How it's done
Heating & Filtering:
Used vegetable oil (UVO) is passed through a coarse filter as it is transferred from pick-up barrels to a heating drum. The oil is heated to 60°C for approximately four to five hours, to reduce viscosity and reach the activation energy necessary for the desired reaction to take place. It is then transferred to a second heating drum, where it is passed through a second series of fine filters that remove any remaining particulates. In this drum, the oil is heated again. Heating also serves a secondary function to remove water from the oil before reaction; any water that enters the reactor can often lead to saponification (undesirable process that produces soap) later on.
Mixing & Titration:
When the oil temperature reaches 60°C, 40 gallons of heated oil are transferred into an insulated reactor . There, the oil is mixed with nine gallons of methanol (approximately three times the stoichiometric ratio for the reaction) and a titration-based amount of potassium hydroxide (KOH) for approximately four hours. The methanol is added to contact the fatty acids and create methyl ester, and the potassium hydroxide is used as a catalyst to help the reaction take place and to stabilize the glycerin for soap production.
Settling & Washing:
At the end of the mixing cycle, the oil has been converted to biodiesel and glycerin. It is allowed to settle for 12 hours, during which, the denser glycerin sinks to the bottom, where it is removed and collected. The remaining biodiesel is then transferred directly to a second reactor. In a separate process, methanol is removed from the glycerin, and it is then used in the manufacturing of soap.
Once the glycerin is completely removed, the remaining biodiesel still contains impurities too small to have been removed during the initial filtering process – these impurities are removed in the washing (wet or dry) process. In the water (wet) wash process, the fuel goes through three washing stages. In each stage, 10 gallons of water are pumped into the reactor, where a mixer prevents separation. In addition to the water, 200 ml of glacial acetic acid is added to the first wash, and 100 ml of glacial acetic acid is added to the second wash. The glacial acetic acid is used to increase the hydrolysis of the remaining fatty acids in the biodiesel. The third wash is performed using only water. In each wash cycle, the biodiesel, water, and acid are mixed for at least 20 minutes, then allowed to settle for at least another 25 minutes. The water and acid are removed at the end of each wash cycle. After the final wash cycle, the mixture is allowed to settle for at least 12 hours, allowing particulates and water to separate out of the biodiesel so they can be removed. In the dry wash process, the biodiesel is passed through ion exchange towers containing cation resin. The resin helps to remove impurities from the fuel.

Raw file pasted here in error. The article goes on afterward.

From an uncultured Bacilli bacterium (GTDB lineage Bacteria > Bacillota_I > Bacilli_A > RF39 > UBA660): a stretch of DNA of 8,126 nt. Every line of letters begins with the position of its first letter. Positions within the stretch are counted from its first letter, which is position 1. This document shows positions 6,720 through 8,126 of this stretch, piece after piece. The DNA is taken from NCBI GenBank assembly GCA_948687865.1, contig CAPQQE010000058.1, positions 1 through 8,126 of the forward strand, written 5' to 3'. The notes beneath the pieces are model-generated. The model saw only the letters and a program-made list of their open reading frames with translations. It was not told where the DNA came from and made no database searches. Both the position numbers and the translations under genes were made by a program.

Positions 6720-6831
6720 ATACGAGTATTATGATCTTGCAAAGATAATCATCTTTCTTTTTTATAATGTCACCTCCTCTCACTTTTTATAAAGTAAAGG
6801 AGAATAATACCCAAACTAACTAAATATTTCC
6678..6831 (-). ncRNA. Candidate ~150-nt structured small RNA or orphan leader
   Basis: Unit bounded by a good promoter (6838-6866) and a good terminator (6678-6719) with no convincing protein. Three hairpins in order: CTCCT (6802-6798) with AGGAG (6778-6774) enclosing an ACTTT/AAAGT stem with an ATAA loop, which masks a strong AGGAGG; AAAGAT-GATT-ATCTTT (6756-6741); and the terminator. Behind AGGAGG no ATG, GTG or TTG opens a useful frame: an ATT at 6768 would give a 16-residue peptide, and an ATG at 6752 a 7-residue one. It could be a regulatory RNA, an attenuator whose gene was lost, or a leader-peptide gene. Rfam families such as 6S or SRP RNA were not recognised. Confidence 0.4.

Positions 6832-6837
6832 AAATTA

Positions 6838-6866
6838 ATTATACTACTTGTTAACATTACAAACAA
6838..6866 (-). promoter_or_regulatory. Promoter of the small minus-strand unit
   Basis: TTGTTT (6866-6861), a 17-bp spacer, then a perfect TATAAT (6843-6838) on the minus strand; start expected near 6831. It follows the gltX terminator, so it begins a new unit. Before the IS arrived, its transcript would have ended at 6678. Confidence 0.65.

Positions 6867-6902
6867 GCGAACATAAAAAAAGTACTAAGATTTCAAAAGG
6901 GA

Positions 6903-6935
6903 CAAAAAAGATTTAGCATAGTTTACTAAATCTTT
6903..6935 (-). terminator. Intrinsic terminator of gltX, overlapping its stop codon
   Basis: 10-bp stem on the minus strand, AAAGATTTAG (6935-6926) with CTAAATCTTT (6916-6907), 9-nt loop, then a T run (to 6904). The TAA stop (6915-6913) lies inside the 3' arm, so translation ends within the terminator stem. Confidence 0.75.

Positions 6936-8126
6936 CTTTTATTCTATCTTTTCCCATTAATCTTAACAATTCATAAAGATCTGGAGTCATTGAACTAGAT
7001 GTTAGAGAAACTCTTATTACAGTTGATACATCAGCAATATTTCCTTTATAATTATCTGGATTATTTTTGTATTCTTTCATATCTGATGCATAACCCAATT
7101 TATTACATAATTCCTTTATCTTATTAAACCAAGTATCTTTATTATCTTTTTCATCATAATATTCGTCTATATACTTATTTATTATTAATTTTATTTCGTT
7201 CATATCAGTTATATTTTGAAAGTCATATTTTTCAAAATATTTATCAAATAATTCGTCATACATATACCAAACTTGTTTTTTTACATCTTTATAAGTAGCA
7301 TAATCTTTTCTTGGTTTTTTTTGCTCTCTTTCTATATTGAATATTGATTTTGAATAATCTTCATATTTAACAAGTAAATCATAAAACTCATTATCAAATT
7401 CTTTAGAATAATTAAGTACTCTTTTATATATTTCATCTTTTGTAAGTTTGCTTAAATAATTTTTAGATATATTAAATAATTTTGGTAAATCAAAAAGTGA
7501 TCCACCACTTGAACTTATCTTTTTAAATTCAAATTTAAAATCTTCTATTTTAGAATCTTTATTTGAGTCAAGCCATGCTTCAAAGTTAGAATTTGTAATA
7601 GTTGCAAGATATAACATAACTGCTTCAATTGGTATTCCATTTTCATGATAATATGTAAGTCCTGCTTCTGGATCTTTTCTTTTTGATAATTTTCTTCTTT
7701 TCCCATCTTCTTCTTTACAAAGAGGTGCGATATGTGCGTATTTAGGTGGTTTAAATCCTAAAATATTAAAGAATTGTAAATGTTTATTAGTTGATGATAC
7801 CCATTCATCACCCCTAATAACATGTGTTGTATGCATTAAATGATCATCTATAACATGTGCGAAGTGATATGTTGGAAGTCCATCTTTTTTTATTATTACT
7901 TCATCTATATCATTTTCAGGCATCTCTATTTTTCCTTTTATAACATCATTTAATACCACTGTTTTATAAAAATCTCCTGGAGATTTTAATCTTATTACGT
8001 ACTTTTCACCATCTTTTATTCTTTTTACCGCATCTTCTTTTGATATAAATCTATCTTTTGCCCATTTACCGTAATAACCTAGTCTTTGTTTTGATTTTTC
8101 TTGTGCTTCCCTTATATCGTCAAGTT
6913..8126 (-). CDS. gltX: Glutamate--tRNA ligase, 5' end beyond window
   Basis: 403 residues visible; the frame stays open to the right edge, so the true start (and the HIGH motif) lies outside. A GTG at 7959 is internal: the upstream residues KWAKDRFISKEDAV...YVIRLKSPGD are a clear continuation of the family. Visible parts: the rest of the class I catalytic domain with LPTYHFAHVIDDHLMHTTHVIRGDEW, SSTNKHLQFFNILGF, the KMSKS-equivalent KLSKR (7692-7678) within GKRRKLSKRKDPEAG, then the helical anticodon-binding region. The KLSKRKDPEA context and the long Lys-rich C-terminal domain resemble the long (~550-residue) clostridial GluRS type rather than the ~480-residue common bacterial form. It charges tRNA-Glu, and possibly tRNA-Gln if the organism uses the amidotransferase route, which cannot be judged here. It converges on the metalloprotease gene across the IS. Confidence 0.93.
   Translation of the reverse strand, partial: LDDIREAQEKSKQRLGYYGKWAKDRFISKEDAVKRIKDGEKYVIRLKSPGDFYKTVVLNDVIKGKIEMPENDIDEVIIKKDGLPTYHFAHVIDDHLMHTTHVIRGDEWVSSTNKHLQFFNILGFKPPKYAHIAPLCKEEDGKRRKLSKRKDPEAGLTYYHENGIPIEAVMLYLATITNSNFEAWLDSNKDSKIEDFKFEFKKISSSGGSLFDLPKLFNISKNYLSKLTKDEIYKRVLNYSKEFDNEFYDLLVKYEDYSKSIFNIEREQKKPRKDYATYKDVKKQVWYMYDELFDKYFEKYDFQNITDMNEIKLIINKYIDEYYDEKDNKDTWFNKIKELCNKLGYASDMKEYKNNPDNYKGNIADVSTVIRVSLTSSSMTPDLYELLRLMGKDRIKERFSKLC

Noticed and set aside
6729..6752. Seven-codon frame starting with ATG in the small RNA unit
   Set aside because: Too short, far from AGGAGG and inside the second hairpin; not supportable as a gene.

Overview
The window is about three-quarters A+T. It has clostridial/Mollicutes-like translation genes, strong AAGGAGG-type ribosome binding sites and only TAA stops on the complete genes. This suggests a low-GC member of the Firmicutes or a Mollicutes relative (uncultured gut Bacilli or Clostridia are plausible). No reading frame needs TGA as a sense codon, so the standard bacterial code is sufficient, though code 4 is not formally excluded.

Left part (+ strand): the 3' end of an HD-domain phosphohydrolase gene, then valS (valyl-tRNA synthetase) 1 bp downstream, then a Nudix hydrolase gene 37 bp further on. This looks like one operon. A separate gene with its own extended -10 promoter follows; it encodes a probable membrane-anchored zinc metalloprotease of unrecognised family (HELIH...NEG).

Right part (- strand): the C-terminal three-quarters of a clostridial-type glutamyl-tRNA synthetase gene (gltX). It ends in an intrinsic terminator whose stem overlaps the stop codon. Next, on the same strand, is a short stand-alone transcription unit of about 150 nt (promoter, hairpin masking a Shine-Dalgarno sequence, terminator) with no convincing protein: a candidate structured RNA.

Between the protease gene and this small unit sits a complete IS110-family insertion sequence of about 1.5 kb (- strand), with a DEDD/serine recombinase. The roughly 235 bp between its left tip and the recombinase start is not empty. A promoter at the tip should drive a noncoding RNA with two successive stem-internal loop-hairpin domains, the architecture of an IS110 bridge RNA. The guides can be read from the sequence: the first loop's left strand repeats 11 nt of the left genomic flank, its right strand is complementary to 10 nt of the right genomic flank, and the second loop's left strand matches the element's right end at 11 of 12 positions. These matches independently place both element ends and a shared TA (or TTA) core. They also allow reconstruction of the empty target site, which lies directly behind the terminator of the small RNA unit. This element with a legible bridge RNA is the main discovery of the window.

To aid the evaporation of any remaining water, the biodiesel is pumped into the drying barrel shown in the picture. The fuel is heated to 60°C and flows from the bottom of the barrel through the pipe along the outside. It then flows up to a shower head at the top of the barrel just below the lid. The lid remains in place and a vent pulls air directly from the barrel. This process takes at least four hours.
The finished B100 (100% biodiesel) is then pumped through a fuel filter and into a clean oil barrel for storage and further blending.